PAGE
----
I listened as a Christian friend exchanged the usual pleasantries with a friend he hadn't seen in several years and probably wouldn't for several more. They offered updates on family, pets, jobs, churches, and health. Then the first friend decided to get real."I've always believed in life after death," he said. "But I'm wondering about life before death. Is this all there is?" The second friend promised to pray for him and asked for details, which spilled out like rice from a leaky sack. He was dissatisfied with his job---and, like many others, worried about whether it would continue. He was also depressed and taking medication. His marriage seemed to be going all right. Their church was solid. Still, the question rang in the second friend's ears: "Is this all there is?"
When the Waves CrashMidlife restlessness is common, even for Christians. Having recently turned 40, I think about restlessness more these days. Sometimes we express this restlessness in trips to the counselor or to the Walgreens pharmacy counter. Other times we'll see a middle-aged (or older) man respond to his ennui with a new red convertible.
Sometimes this restlessness takes a nasty turn. A pillar of his church, respected both in the sanctuary and in the local business community, leaves his wife and forsakes his membership in the local church. It is a distressingly old story, but its familiarity doesn't lessen the shock or pain. This man, who certainly should know better, has resisted all entreaties of church leaders to be reconciled to his family. Their efforts have bounced off his hardened heart like the futile crashing of waves against the thick stone foundation of a seaside fortress. Why has he jettisoned his old values and relationships like so much excess baggage? What is he seeking that they couldn't satisfy? At the risk of rushing in like a fool where angels fear to tread, the recent tragic suicide of football legend Junior Seau speaks of our inability to be satisfied, even when we accomplish everything we want. Seau, who played in the National Football League for two decades, seemingly had it all: adoring fans, great reputation, loving family, beautiful home overlooking the Pacific, and more money than most people could spend in a lifetime. He even went to church! Only 43 years old, Seau had retired and was living the American Dream. Yet something was wrong. He didn't leave a suicide note, and we don't know whether any brain injuries from football may have contributed to his death. But we do know that for many players, the transition from stardom to "everyday life"---even if "set for life"---can be jarring. Miles McPherson played with Seau. Now he pastors the Rock Church in San Diego. McPherson says:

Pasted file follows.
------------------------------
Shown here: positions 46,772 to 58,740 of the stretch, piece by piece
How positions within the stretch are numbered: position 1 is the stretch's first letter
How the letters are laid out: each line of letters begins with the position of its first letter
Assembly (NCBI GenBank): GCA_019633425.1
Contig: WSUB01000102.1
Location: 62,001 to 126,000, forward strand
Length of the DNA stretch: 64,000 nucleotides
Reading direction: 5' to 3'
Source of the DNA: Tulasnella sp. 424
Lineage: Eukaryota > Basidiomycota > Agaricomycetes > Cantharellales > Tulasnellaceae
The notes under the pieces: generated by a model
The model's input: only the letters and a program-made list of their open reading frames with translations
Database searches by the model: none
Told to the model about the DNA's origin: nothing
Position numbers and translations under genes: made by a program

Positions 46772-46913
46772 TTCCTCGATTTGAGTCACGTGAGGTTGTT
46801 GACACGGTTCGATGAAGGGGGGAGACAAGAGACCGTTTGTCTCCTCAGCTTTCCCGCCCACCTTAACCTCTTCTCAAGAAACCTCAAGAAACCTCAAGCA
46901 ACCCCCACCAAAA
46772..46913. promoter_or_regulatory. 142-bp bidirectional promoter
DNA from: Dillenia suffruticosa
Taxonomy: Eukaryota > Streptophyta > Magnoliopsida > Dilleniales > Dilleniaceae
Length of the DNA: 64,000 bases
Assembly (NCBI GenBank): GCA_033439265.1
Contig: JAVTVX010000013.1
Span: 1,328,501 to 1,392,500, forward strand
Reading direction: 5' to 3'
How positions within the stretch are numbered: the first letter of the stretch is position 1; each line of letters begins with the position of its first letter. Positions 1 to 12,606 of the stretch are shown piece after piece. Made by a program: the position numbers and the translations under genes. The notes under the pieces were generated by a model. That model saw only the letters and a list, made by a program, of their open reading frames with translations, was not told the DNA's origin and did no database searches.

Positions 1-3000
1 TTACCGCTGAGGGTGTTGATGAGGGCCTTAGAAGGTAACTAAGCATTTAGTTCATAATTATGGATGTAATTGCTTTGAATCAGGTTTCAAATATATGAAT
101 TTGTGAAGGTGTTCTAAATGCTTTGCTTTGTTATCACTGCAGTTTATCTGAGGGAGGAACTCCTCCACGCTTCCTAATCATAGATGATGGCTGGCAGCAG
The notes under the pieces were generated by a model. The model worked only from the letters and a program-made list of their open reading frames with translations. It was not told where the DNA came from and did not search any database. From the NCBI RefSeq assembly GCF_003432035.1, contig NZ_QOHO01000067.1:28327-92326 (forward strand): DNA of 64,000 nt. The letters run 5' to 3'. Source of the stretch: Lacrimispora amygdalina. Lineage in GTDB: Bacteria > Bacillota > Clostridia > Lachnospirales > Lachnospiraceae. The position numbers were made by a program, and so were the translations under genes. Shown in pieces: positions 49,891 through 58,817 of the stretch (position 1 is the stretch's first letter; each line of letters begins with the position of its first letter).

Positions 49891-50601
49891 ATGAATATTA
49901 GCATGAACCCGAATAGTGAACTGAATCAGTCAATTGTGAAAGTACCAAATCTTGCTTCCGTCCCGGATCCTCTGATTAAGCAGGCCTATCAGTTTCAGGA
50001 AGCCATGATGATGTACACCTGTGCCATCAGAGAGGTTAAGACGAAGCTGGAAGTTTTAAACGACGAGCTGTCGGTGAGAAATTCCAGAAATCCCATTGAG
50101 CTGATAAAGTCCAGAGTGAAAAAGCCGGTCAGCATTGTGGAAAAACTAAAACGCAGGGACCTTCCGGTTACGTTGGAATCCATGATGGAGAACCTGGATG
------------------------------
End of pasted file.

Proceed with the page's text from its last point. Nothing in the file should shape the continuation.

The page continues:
By the time you get to play 20 years in the NFL, in 12 consecutive Pro Bowls, and all that comes with that, you're living in fantasyland. All that one day stops. But your body, mind, and heart are conditioned to such a high level of excitement, adrenaline rush, challenge, and then you're like taken off the drug, cold turkey. A lot of guys, women as well, celebrities, who live in a bubble, have a hard time living with normal life. Unless they can emotionally and spiritually handle the letdown and transition to something that will satisfy them, even though it will never bring the adrenaline rush their career did, they're somewhat at a loss.